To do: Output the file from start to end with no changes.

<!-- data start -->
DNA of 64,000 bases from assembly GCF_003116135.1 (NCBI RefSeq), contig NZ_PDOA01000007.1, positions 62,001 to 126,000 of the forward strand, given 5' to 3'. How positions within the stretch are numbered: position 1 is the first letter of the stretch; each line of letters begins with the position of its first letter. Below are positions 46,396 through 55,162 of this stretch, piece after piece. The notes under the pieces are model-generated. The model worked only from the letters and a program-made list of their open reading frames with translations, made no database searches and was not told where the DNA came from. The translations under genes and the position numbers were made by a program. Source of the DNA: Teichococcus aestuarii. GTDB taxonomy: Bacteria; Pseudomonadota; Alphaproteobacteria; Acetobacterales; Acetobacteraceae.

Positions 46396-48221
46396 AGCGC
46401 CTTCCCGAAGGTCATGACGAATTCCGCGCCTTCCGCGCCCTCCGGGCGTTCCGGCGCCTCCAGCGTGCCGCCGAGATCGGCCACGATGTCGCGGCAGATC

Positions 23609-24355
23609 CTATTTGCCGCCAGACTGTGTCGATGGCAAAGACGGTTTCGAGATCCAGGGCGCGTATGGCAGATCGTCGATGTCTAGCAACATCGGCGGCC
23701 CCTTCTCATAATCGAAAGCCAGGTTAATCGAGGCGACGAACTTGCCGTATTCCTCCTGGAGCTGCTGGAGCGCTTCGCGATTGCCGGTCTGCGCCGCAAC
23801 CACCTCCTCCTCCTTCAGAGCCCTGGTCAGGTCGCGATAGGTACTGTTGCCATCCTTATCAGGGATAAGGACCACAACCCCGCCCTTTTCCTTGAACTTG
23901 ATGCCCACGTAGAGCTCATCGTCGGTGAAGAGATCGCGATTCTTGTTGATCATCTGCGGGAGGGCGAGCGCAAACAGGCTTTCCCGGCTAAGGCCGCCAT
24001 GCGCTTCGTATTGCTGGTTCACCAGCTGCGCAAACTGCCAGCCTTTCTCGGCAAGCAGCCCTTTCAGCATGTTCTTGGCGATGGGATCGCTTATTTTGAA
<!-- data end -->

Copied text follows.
DNA of 64,000 bases from assembly GCF_003116135.1 (NCBI RefSeq), contig NZ_PDOA01000007.1, positions 62,001 to 126,000 of the forward strand, given 5' to 3'. How positions within the stretch are numbered: position 1 is the first letter of the stretch; each line of letters begins with the position of its first letter. Below are positions 46,396 through 55,162 of this stretch, piece after piece. The notes under the pieces are model-generated. The model worked only from the letters and a program-made list of their open reading frames with translations, made no database searches and was not told where the DNA came from. The translations under genes and the position numbers were made by a program. Source of the DNA: Teichococcus aestuarii. GTDB taxonomy: Bacteria; Pseudomonadota; Alphaproteobacteria; Acetobacterales; Acetobacteraceae.

Positions 46396-48221
46396 AGCGC
46401 CTTCCCGAAGGTCATGACGAATTCCGCGCCTTCCGCGCCCTCCGGGCGTTCCGGCGCCTCCAGCGTGCCGCCGAGATCGGCCACGATGTCGCGGCAGATC

Positions 23609-24355
23609 CTATTTGCCGCCAGACTGTGTCGATGGCAAAGACGGTTTCGAGATCCAGGGCGCGTATGGCAGATCGTCGATGTCTAGCAACATCGGCGGCC
23701 CCTTCTCATAATCGAAAGCCAGGTTAATCGAGGCGACGAACTTGCCGTATTCCTCCTGGAGCTGCTGGAGCGCTTCGCGATTGCCGGTCTGCGCCGCAAC
23801 CACCTCCTCCTCCTTCAGAGCCCTGGTCAGGTCGCGATAGGTACTGTTGCCATCCTTATCAGGGATAAGGACCACAACCCCGCCCTTTTCCTTGAACTTG
23901 ATGCCCACGTAGAGCTCATCGTCGGTGAAGAGATCGCGATTCTTGTTGATCATCTGCGGGAGGGCGAGCGCAAACAGGCTTTCCCGGCTAAGGCCGCCAT
24001 GCGCTTCGTATTGCTGGTTCACCAGCTGCGCAAACTGCCAGCCTTTCTCGGCAAGCAGCCCTTTCAGCATGTTCTTGGCGATGGGATCGCTTATTTTGAA